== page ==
Squid Game is the latest unlikely smash from Netflix, but the show’s success shouldn’t really come as a surprise as the Korean horror-thriller is just one in a long line of similarly sadistic format meant for our viewing pleasure.
Tracing its origins back to Battle Royale, the cult 2000 film directed by Japan’s Kinji Fukasaku - a film that seems like it could only ever have come out of Asia - Squid Game builds on the template of people knowingly, unknowingly or semi-coerced into taking part in a game that promises anything from safety to freedom or riches.
We recognise these game show formats from shows like Takeshi’s Castle and Banzai - where contestants compete and humiliate themselves in order to entertain a particular audience and take home their share of the spoils. In these films, the audience is of particular importance. It’s also not who you’d think it would be.
Usually shows are made with the viewing audience in mind - us at home. In these films, though, we are more like omnipresent onlookers than the direct audience. In Battle Royale's sadistic format the audience is more like a totalitarian regime. This dystopian trend is one of many threads that binds these shows together.
Another recent Netflix hit, Alice in Borderland - based on a popular manga (as BR was based on a book) - utilises this human safari game-show style to similar effect, pitting opponents against each other in games that run the gauntlet from baiting cruelty to requiring participants to make deep emotionally impactful choices.
Whilst both Alice in Borderland and Battle Royale were popular, Squid Game has been a phenomenon. Based in Korea, the premise is simple. Building on the theme of the duality present in the experience of poverty - a popular dynamic in Korean film that was brought to wider audiences in Bong Joon-ho’s Parasite - we are presented with several protagonists that are suffering from a life lived in perpetual and crippling debt.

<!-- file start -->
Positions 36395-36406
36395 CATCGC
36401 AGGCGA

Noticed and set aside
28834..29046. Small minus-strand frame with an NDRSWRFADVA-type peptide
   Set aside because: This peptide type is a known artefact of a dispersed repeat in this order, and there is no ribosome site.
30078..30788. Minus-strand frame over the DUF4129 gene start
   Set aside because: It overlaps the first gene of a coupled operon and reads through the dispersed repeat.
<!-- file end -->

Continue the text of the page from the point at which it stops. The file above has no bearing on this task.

To emancipate themselves from their financial foibles, an invisible controlling force, as sadistic as those in the aforementioned, have set up a series of games, based on those from childhood, where willing participants compete to take home a huge sum of money at the end. Victory requires guile, honesty, cruelty and a large degree of self-control. The character's primal desires should be embraced in these circumstances, never blocked out or allowed to consume them.
As mentioned, there are higher forces at play here. The viewers at home aren't the primary audience, but just onlookers to the chaos. The true and intended audience of Squid Game are the handful of ultra-wealthy funders who pay to see sadism in the flesh. Placing bets on their favoured personnel, the players are pawns of this extreme brand of entertainment. This is acute social commentary, shining the light on the increasingly global gulf between haves and have-nots.
And its popularity? Well, through all of its sadism, which is undoubtedly appealing on a conscious or subliminal level to many, there is a raw humanity rarely explored so explicitly - people stripped down to their most base, stalking each other like prey as they all hunt for the same bit of meat needed to survive. For every betrayal is a genuine truce, every act of hatred comes counterbalanced by one of affection.
Like Lord of the Flies, almost 70 years ago, we see parts of ourselves in each character. We also question how we’d fit in. How would we do? What would we be willing to do to win? These are heighty philosophical notions explored in a thrilling way. Squid Game is an intriguing entry into the canon of extreme Asian filmmaking, a true surprise to many, although not at all to those initiated in this type of show.
Now, eyes opened to its thrilling premise and the questions it leaves us asking ourselves, interested viewers can begin to work backwards, flicking through all of the shows and film that influenced Squid Game. No doubt, with this new global hunger, this is a genre that will soon be beefed up through Netflix’s swollen budget.
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